Background: Approximately 30% of breast carcinoma patients with negative lymph nodes die of their disease. Biologic markers such p53 protein and c-erb B-2 have been related to tumor progression, but their prognostic value remains controversial.
Methods: Two large series of a total of 613 lymph node negative breast carcinoma patients from a single institution were analyzed with respect to tumor size, histologic grade, and immunohistochemical staining for p53, c-erb B-2, estrogen receptor (ER), and progesterone receptor (PgR). Interobserver variation in histologic grading was evaluated by Kappa statistics. The two series had different treatment modalities: 228 patients (SACGS group) were treated surgically with mastectomy and given 1 perioperative chemotherapy course, and 385 patients (HOST group) were treated with mastectomy and ovarian radiation and further randomized to receive postoperative treatment with radiotherapy or no adjuvant treatment. The follow-up ranged from 14-30 years.
Results: Immunoreactivities for p53, c-erb B-2, ER, and PgR did not differ significantly in the two series. p53 immunostaining was present in 187 of 613 tumors (29%), and c-erb B-2 immunoreactivity was present in 58 of the tumors (10%). Three hundred forty-eight tumors (57%) were positive for ER. Kappa statistics value of interobserver variation in the histologic grading of ductal carcinomas was 0.69, which is considered to be a substantial degree of agreement. No significant differences in survival were found when comparing p53, c-erb B-2, ER, and PgR positive and negative cases. However, both recurrence free survival rates and overall survival rates after 10 years were significantly better in the T1N0M0 group compared with the T2N0M0 group (81% vs. 67% [P < 0.0001] and 85% vs. 70% [P < 0.0001]). Ten-year recurrence free survival rates for patients with histologic Grade 1 versus Grades 2-3 (according to Elston and Ellis' modification of the Bloom and Richardson method) tumors were 90% and 70%, respectively (P < 0. 0001), and overall survival rates for the same groups were 94% and 81%, respectively (P=0.0002). After 30 years of follow-up, the overall survival rate for patients with tumors of histologic Grade 1 versus Grades 2-3 were 87% and 68%, respectively, and were 78% and 66%, respectively, for patients with tumors </= 2 mm versus those with tumors > 20-50 mm. Approximately 35% of the patients with tumors of histologic Grades 2-3 and measuring > 20 mm were dead after 10 years of follow-up, contrary to 6% of the patients with tumors of histologic Grade 1 measuring </= 20 mm. A significantly more favorable prognosis also was observed in patients in the HOST group treated with adjuvant radiotherapy.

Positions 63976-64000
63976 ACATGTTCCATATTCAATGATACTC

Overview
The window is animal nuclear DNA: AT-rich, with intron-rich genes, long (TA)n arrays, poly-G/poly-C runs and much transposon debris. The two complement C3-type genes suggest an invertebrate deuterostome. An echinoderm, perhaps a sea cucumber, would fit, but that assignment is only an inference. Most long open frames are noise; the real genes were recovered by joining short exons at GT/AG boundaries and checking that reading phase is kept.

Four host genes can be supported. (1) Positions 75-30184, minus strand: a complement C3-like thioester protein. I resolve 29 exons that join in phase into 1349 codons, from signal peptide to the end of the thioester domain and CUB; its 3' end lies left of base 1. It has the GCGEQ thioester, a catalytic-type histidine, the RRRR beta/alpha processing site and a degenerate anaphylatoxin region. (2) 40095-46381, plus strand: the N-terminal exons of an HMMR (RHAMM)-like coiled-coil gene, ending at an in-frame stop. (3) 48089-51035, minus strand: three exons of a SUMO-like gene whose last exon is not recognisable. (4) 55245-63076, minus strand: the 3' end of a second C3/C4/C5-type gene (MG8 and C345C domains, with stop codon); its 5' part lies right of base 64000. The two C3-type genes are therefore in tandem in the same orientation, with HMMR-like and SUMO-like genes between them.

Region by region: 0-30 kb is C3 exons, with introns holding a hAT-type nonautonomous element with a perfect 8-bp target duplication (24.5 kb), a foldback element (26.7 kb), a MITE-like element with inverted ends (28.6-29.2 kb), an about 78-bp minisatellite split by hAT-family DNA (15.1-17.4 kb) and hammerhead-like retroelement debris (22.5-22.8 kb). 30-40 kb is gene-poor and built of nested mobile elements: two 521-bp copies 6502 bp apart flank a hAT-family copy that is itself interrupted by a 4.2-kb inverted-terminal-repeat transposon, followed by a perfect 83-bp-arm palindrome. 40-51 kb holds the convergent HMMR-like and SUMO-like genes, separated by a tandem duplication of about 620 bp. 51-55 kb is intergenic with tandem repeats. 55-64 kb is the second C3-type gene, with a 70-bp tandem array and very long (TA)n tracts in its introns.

Conclusions: Histologic grade and tumor size were found to be major prognostic factors for patients after 30 years of follow-up. c-erb B-2 and p53 immunostaining does not appear have any independent prognostic value. Adjuvant radiotherapy may be of value in the treatment of patients with localized tumors.
Copyright 2000 American Cancer Society.